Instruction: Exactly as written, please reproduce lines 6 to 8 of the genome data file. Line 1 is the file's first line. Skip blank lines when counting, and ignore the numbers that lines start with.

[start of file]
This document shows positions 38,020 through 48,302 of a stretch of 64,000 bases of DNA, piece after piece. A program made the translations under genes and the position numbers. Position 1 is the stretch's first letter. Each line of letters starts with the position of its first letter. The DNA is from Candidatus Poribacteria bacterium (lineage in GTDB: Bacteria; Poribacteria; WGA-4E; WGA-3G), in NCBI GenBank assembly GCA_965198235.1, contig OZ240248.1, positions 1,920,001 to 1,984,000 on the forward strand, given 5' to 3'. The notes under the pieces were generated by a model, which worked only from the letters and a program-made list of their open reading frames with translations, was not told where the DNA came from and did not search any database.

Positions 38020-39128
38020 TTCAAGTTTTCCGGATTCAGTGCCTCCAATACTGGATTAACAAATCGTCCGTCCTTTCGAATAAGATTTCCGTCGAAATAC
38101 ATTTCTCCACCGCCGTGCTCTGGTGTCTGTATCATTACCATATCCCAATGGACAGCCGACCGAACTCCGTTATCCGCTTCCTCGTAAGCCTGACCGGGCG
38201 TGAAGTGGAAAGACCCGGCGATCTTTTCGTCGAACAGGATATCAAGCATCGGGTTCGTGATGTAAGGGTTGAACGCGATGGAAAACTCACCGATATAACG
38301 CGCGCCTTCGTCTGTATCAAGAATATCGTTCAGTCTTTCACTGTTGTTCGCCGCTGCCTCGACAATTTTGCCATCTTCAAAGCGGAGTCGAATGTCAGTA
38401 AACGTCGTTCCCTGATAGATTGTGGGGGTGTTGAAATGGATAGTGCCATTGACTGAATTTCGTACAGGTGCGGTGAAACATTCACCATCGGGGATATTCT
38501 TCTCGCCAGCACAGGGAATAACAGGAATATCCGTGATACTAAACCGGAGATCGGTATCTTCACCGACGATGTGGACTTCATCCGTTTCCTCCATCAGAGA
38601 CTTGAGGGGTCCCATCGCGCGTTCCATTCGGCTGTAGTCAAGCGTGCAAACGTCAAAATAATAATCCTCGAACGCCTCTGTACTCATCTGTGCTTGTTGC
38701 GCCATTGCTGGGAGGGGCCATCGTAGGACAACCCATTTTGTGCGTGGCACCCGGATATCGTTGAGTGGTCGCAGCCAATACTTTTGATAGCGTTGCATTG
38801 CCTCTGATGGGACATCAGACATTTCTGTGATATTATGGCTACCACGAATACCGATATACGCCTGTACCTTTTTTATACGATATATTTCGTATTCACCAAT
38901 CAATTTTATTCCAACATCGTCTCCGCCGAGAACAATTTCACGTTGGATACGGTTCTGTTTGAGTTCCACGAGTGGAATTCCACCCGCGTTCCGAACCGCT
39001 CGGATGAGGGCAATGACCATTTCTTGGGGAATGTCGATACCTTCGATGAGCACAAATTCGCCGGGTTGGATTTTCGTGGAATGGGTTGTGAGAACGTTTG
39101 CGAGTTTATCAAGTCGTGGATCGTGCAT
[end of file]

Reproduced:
38301 CGCGCCTTCGTCTGTATCAAGAATATCGTTCAGTCTTTCACTGTTGTTCGCCGCTGCCTCGACAATTTTGCCATCTTCAAAGCGGAGTCGAATGTCAGTA
38401 AACGTCGTTCCCTGATAGATTGTGGGGGTGTTGAAATGGATAGTGCCATTGACTGAATTTCGTACAGGTGCGGTGAAACATTCACCATCGGGGATATTCT
38501 TCTCGCCAGCACAGGGAATAACAGGAATATCCGTGATACTAAACCGGAGATCGGTATCTTCACCGACGATGTGGACTTCATCCGTTTCCTCCATCAGAGA